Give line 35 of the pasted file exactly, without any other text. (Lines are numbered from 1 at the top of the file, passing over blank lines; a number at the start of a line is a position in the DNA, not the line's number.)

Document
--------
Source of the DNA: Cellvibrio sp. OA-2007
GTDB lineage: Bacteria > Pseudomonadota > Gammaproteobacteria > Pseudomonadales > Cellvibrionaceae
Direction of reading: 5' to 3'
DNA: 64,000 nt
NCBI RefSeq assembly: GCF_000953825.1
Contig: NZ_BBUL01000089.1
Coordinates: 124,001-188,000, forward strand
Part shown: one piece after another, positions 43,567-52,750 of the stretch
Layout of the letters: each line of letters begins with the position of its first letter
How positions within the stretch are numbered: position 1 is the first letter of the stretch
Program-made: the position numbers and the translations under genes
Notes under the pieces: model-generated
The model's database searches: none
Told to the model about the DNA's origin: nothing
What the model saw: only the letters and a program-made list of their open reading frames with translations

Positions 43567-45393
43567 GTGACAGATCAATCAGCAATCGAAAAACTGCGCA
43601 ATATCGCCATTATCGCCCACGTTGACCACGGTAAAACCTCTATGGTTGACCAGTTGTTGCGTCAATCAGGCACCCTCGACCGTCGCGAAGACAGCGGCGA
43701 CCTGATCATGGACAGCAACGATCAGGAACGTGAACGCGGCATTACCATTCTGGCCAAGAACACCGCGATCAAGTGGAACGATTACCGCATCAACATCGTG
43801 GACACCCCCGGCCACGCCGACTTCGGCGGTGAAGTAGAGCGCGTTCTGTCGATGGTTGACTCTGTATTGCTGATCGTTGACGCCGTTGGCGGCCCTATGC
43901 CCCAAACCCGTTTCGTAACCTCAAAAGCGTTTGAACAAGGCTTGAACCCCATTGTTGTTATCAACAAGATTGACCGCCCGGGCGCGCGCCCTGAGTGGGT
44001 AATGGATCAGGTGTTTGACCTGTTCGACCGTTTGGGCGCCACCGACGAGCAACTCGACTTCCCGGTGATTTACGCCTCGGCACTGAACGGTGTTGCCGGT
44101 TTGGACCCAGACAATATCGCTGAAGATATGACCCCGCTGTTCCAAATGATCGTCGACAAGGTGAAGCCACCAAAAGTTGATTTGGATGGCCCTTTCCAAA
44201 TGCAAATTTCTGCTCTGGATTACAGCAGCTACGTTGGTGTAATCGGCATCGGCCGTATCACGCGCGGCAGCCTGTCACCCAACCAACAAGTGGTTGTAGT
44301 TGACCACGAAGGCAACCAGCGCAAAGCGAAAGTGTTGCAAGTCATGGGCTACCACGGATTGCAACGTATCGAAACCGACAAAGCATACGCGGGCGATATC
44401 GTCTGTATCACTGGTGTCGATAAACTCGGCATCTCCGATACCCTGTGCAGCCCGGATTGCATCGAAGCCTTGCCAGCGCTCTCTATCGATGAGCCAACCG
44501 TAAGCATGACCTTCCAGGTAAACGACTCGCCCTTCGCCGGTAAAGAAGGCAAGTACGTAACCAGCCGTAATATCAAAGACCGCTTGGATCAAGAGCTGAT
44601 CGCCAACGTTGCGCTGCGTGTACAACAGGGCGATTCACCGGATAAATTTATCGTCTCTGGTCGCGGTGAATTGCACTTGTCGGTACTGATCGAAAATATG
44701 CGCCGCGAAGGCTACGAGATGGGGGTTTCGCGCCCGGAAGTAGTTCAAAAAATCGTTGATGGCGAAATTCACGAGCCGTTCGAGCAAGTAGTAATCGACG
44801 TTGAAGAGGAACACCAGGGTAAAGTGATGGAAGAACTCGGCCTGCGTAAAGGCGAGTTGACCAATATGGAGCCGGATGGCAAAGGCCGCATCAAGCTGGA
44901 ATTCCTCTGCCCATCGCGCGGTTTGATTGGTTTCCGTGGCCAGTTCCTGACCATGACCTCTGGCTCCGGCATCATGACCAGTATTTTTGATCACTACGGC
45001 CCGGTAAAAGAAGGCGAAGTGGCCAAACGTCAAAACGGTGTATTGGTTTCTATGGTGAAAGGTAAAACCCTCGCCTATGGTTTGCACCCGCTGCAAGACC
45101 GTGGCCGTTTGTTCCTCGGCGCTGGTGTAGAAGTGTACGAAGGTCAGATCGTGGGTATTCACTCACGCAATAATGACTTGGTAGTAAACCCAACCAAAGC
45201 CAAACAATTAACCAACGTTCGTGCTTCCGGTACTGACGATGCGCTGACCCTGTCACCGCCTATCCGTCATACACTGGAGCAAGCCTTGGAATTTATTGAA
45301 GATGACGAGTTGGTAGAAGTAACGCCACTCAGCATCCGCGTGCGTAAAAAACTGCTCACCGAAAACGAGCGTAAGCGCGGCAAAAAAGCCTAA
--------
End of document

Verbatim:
45301 GATGACGAGTTGGTAGAAGTAACGCCACTCAGCATCCGCGTGCGTAAAAAACTGCTCACCGAAAACGAGCGTAAGCGCGGCAAAAAAGCCTAA